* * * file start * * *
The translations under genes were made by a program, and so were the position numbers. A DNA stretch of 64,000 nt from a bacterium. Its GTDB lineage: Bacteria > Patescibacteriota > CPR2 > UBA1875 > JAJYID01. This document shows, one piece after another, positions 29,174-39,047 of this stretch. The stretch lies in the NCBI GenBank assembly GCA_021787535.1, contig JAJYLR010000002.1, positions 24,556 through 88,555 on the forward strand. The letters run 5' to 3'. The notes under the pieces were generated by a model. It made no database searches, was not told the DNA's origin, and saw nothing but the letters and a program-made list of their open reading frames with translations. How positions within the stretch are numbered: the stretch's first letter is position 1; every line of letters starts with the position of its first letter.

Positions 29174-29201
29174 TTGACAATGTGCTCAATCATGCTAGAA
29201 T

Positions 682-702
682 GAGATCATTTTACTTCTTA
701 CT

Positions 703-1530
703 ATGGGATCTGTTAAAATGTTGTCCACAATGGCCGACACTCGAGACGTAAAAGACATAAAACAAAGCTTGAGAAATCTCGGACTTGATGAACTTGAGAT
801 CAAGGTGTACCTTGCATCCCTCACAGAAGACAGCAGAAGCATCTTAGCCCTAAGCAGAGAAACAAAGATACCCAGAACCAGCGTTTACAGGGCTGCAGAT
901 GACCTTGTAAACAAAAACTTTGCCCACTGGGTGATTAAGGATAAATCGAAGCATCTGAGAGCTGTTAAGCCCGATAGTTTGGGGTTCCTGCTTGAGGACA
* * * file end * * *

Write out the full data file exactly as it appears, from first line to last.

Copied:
The translations under genes were made by a program, and so were the position numbers. A DNA stretch of 64,000 nt from a bacterium. Its GTDB lineage: Bacteria > Patescibacteriota > CPR2 > UBA1875 > JAJYID01. This document shows, one piece after another, positions 29,174-39,047 of this stretch. The stretch lies in the NCBI GenBank assembly GCA_021787535.1, contig JAJYLR010000002.1, positions 24,556 through 88,555 on the forward strand. The letters run 5' to 3'. The notes under the pieces were generated by a model. It made no database searches, was not told the DNA's origin, and saw nothing but the letters and a program-made list of their open reading frames with translations. How positions within the stretch are numbered: the stretch's first letter is position 1; every line of letters starts with the position of its first letter.

Positions 29174-29201
29174 TTGACAATGTGCTCAATCATGCTAGAA
29201 T

Positions 682-702
682 GAGATCATTTTACTTCTTA
701 CT

Positions 703-1530
703 ATGGGATCTGTTAAAATGTTGTCCACAATGGCCGACACTCGAGACGTAAAAGACATAAAACAAAGCTTGAGAAATCTCGGACTTGATGAACTTGAGAT
801 CAAGGTGTACCTTGCATCCCTCACAGAAGACAGCAGAAGCATCTTAGCCCTAAGCAGAGAAACAAAGATACCCAGAACCAGCGTTTACAGGGCTGCAGAT
901 GACCTTGTAAACAAAAACTTTGCCCACTGGGTGATTAAGGATAAATCGAAGCATCTGAGAGCTGTTAAGCCCGATAGTTTGGGGTTCCTGCTTGAGGACA